How do hospitals handle patients who have nowhere to go?

Much has been made of the "frequent flier" patients who return day after day to the emergency room, but some hospitals have another pressing problem: patients who they can't discharge long after their needs are met.

Earlier in 2015, the District of Columbia's George Washington University Hospital admitted five patients in one month who could neither make their own healthcare decisions nor get in touch with loved ones or advocates, according to the Washington Business Journal. While the average length of stay at the hospital is five days, GW Hospital had no choice but to keep the five patients in the hospital for a total of 300 days.

"We became like a hotel, a boarding house," GW Hospital CEO Barry Wolfman told the publication. "This person is taking up a bed that could be used to care for someone else who needs it."

Wolfman reported the issue to the D.C. Hospital Association and found GW was far from the only hospital in the District with this problem. As a result, area hospitals have formed a "Guardianship Task Force," seeking to address a problem that, while not new, is escalating as the population ages and the healthcare industry's mental health resources fray.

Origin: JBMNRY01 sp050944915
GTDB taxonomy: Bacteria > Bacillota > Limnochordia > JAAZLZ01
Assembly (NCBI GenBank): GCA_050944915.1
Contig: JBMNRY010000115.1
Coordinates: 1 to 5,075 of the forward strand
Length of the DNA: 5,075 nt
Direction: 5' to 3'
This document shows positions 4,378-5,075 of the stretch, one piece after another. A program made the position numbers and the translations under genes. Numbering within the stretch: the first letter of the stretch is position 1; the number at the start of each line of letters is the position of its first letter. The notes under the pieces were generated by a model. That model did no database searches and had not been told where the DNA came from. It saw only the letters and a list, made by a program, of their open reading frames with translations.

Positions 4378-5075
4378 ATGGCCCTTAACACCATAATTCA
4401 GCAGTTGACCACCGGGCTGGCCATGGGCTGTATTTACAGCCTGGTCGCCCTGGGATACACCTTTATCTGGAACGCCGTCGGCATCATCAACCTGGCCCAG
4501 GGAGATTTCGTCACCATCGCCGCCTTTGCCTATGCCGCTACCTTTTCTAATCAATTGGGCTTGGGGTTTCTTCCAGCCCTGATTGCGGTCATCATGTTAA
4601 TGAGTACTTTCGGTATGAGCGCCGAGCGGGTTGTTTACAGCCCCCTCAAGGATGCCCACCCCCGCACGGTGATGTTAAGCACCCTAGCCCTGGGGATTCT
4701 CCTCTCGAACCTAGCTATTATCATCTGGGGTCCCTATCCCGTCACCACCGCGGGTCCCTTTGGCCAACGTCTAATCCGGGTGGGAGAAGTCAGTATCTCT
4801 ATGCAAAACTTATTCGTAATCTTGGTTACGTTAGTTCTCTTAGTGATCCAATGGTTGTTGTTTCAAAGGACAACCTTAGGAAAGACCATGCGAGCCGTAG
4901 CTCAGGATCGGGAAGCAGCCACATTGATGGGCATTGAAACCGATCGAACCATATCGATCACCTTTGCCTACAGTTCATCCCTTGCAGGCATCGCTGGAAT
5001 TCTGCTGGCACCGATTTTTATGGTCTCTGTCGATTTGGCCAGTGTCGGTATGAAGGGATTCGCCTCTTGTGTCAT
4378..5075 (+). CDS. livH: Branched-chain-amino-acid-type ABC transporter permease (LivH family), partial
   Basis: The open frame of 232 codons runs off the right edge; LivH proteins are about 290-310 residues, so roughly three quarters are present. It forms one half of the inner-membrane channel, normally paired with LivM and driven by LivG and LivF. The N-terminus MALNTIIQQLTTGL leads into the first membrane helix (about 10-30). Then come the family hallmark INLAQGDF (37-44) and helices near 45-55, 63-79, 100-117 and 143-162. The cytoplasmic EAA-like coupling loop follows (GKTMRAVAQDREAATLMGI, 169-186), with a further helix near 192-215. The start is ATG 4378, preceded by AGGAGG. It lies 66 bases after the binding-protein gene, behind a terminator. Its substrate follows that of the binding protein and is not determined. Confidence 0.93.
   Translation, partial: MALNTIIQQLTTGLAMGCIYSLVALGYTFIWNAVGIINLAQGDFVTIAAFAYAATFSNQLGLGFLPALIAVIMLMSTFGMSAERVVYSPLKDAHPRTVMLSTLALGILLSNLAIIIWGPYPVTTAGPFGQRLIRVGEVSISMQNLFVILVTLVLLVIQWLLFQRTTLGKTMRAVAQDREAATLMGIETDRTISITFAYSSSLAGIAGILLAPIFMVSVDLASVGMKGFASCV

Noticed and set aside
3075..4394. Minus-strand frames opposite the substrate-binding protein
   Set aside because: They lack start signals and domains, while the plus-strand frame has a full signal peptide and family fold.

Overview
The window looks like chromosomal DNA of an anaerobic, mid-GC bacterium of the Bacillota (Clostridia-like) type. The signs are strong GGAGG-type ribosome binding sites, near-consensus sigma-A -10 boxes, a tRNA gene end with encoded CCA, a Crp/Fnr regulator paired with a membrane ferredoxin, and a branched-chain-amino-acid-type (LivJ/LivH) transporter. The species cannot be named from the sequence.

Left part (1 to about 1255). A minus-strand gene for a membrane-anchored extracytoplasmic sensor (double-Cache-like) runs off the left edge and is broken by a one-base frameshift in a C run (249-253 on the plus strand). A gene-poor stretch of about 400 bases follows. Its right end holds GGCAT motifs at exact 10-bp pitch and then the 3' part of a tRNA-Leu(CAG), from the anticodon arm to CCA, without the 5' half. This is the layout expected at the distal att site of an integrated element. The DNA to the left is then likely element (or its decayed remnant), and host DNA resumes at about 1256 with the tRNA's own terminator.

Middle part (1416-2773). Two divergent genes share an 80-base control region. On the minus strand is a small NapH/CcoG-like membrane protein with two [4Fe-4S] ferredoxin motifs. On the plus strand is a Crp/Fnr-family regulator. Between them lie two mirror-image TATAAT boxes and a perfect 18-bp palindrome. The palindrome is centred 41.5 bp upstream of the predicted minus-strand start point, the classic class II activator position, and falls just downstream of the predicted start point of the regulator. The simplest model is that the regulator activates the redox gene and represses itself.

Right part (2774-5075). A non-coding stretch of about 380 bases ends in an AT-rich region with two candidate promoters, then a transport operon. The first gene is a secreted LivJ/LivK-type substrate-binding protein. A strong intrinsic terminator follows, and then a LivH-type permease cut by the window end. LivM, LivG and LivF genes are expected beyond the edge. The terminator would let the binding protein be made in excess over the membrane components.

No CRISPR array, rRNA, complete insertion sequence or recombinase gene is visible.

A variety of factors can lead to patients being left in the lurch, from language barriers to mental illness to simply being abandoned by family, according to the article. The first step in such situations is to find the patient's next of kin or, failing that, a court-assigned advocate, which can take weeks. Even if the court assigns an advocate, the appointed person often drags his or her feet to make decisions on behalf of the patient, Patricia Dillard, head of GW's care management department, told the publication.

An average day of inpatient care at District of Columbia hospitals costs $2,500, meaning such patients could be running up a multi-million dollar price tag for providers. The prolonged hospitalizations are also dangerous for the patients, posing unnecessary risks of falls or hospital-acquired infections.

Since establishing the task force, GW's care management team has created a toolkit to help hold guardians accountable, providing information about expectations and responsibilities. The task force meets monthly to collect data in search of trends and improve hospital-court relations to streamline the guardian appointment process.

To learn more:
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